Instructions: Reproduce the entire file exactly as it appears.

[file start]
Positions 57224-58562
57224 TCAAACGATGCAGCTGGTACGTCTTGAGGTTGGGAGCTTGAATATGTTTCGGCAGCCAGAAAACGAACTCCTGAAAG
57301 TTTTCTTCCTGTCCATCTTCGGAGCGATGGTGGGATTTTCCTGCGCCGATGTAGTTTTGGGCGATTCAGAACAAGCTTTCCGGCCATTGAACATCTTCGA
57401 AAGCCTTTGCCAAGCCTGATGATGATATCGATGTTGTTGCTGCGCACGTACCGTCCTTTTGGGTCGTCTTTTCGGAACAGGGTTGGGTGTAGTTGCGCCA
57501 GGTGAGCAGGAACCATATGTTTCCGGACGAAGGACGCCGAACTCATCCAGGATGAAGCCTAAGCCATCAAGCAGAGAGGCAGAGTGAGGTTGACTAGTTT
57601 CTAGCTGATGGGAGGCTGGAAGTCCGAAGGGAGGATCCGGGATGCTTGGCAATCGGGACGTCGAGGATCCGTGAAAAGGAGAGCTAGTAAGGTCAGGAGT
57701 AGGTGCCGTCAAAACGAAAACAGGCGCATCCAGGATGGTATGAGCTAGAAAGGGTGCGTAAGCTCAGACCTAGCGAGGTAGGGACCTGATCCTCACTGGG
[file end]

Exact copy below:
Positions 57224-58562
57224 TCAAACGATGCAGCTGGTACGTCTTGAGGTTGGGAGCTTGAATATGTTTCGGCAGCCAGAAAACGAACTCCTGAAAG
57301 TTTTCTTCCTGTCCATCTTCGGAGCGATGGTGGGATTTTCCTGCGCCGATGTAGTTTTGGGCGATTCAGAACAAGCTTTCCGGCCATTGAACATCTTCGA
57401 AAGCCTTTGCCAAGCCTGATGATGATATCGATGTTGTTGCTGCGCACGTACCGTCCTTTTGGGTCGTCTTTTCGGAACAGGGTTGGGTGTAGTTGCGCCA
57501 GGTGAGCAGGAACCATATGTTTCCGGACGAAGGACGCCGAACTCATCCAGGATGAAGCCTAAGCCATCAAGCAGAGAGGCAGAGTGAGGTTGACTAGTTT
57601 CTAGCTGATGGGAGGCTGGAAGTCCGAAGGGAGGATCCGGGATGCTTGGCAATCGGGACGTCGAGGATCCGTGAAAAGGAGAGCTAGTAAGGTCAGGAGT
57701 AGGTGCCGTCAAAACGAAAACAGGCGCATCCAGGATGGTATGAGCTAGAAAGGGTGCGTAAGCTCAGACCTAGCGAGGTAGGGACCTGATCCTCACTGGG